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UNESCO Flagship, Education for All: The Right to Education for Persons with Disabilities:

UNESCO Flagship, “Education for All: The Right to Education for Persons with Disabilities: Towards Inclusion”


The Right to Education for Persons with Disabilities: Towards Inclusion


According to estimates of international agencies:

More than 90 per cent of children with disabilities in developing countries do not attend schools.

Convention on the Rights of the Child, 1989


Article 2

1. States Parties shall respect and ensure the rights set forth in the present Convention to each child within their jurisdiction without discrimination of any kind, irrespective of the child's or his or her parent's or legal guardian's race, colour, sex, language, religion, political or other opinion, national, ethnic or social origin, property, disability, birth or other status.

Article 23

Universal Declaration of Human Rights, 1948


Article 25
(1) Everyone has the right to a standard of living adequate for the health and well-being of himself and of his family, including food, clothing, housing and medical care and necessary social services, and the right to security in the event of unemployment, sickness, disability, widowhood, old age or other lack of livelihood in circumstances beyond his control.
Article 26

Millennium Development Goals, 2000


2. Achieve universal primary education: Ensure that all boys and girls complete a full course of primary schooling

UN Standard Rules on Equalisation of Opportunities for Persons with Disabilities, 1993


Section II: Target Areas for Equal Participation

Rule 5. Accessibility
Rule 6. Education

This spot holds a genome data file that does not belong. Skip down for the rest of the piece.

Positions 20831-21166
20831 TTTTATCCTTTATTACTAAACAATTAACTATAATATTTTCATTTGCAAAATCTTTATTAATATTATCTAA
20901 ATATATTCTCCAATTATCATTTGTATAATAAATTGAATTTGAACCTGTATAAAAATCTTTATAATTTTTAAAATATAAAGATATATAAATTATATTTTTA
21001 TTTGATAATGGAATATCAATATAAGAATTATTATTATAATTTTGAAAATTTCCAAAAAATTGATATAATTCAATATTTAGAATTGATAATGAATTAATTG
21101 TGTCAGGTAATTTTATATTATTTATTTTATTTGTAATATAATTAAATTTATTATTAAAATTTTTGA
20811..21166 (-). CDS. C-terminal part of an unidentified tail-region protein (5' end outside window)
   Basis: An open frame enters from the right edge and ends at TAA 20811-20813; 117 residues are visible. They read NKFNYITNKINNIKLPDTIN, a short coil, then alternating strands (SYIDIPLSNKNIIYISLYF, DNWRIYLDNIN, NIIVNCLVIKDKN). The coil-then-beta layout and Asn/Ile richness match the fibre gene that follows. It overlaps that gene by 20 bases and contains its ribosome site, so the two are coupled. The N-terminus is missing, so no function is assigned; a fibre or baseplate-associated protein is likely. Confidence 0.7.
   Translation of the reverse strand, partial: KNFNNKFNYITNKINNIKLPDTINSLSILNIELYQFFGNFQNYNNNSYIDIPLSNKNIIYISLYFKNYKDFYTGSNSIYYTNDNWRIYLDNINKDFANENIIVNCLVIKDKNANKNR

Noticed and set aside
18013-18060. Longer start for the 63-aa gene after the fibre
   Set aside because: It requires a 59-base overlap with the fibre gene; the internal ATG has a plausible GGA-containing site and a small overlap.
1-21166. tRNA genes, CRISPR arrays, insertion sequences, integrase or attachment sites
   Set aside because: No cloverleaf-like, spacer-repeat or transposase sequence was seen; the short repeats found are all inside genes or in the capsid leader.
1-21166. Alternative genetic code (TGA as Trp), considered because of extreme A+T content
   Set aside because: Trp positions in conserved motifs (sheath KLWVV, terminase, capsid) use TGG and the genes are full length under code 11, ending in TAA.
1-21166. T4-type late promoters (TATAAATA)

Rule 7. Employment
Rule 8. Income maintenance and social security

Rule 5. Accessibility

States should recognize the overall importance of accessibility in the process of the equalization of opportunities in all spheres of society. For persons with disabilities of any kind, States should (a) introduce programmes of action to make the physical environment accessible; and (b) undertake measures to provide access to information and communication.

  • Access to the physical environment

    • States should initiate measures to remove the obstacles to participation in the physical environment. Such measures should be to develop standards and guidelines and to consider enacting legislation to ensure accessibility to various areas in society, such as housing, buildings, public transport services and other means of transportation, streets and other outdoor environments.
    • States should ensure that architects, construction engineers and others who are professionally involved in the design and construction of the physical environment have access to adequate information on disability policy and measures to achieve accessibility.